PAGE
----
Designing for the Unanticipated


In 1987, not even Larry Wall could have predicted the Web. Perl's first wave of adoption was system administration. Perl's second wave of adoption was as a language for CGI programming.

My goal for Perl 6 is a language for general-purpose programming.

One of the design goals for Perl 5 was to remove arbitrary distinctions. Perl 4 was embeddable, but extending it for Oracle or Sybase or access to other database systems meant recompiling the Perl 4 binary. This is why you still occasionally see references to oraperl or sybperl.

Perl 5's greatest benefit is the development of the CPAN. That's not necessarily something Larry could have predicted in 1993 -- and certainly not in 1987 -- but designing Perl 5 for extensibility made the CPAN possible.

Fifteen years after the release of Perl 5.000, the Perl 5 community is still discovering ways to improve CPAN and the Perl 5 extension process.

That's normal. That's expectable. As a language designer, the best you can hope for is to encourage this kind of evolution and revolution. Mostly you have to hope that none of your design decisions actively prevent it. You also have to accept that you won't get it all right the first time.

I've written before that rapid, feedback-aware iteration is an effective way to understand a problem and find working solutions. Feedback from real users with real uses is invaluable (see also why Pugs and, later, Rakudo multiplied the velocity of Perl 6). You won't understand the problem fully until you've had to balance multiple, sometimes contradictory, constraints. Just as no battle plan survives contact with the enemy, no software design survives contact with users unscathed. You may find that you're painting yourself into a corner.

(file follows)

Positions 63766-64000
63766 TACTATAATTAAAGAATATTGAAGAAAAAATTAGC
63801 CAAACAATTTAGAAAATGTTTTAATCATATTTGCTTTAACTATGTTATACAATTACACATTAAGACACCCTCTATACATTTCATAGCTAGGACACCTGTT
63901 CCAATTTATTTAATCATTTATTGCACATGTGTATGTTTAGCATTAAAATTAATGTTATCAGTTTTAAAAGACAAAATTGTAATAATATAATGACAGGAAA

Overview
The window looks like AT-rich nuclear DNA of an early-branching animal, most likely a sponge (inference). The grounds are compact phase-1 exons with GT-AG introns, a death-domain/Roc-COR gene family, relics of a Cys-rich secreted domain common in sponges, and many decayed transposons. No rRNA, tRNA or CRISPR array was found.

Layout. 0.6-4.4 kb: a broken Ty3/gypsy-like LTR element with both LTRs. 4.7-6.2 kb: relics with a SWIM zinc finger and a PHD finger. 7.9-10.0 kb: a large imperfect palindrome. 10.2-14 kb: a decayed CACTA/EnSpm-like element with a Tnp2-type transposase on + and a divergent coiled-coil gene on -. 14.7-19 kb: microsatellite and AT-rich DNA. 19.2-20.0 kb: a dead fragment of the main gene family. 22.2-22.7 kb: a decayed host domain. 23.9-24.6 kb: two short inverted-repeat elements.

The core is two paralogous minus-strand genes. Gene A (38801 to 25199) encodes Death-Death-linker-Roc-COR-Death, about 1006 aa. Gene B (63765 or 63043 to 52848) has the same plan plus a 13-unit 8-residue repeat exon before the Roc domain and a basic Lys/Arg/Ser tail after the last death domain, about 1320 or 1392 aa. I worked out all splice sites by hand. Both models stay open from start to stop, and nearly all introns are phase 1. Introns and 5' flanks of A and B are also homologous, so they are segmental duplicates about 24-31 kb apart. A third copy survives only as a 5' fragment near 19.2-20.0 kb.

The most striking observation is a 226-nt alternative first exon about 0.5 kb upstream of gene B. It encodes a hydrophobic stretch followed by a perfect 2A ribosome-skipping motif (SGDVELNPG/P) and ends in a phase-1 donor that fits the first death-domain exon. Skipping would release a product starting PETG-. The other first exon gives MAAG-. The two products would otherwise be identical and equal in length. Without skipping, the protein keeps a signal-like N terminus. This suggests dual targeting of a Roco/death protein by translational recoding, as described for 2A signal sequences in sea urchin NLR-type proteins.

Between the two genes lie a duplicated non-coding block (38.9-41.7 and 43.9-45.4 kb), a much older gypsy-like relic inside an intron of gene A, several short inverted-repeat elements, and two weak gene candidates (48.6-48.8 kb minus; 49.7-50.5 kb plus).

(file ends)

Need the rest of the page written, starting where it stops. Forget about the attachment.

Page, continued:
There's a balance: you don't want to cause users unnecessary pain by rapid, arbitrary change, but legacy code and features can hamstring a project.

(Sebastian Riedel's Version Numbers and Backwards Compatibility demonstrates a conundrum: how do you get this feedback early in a project's life when the CPAN is such a compelling distribution mechanism? The CPAN ecosystem provides few tools to manage rapid yet backwards-incompatible releases.)

That balance is especially difficult in language design, where consistency of expression and abstraction and concept is important. 361 contradictory Perl 6 RFCs demonstrate that Perl 5 has real flaws, but a language revision which adopted those RFCs in whole would be a mess.

A vision for the present and future of a software project is important, but that vision must also seek uniformity (where possible) and emphasize differences (where possible). Similar things should look similar and different things should look different. You see this in debates over operator overloading: the C programming language's polymorphic addition operator manages to add integers and floats. You can overload it in C++ to add matrices and irrational numbers. Yet some people rightly complain when someone else overloads it to append to files across a network.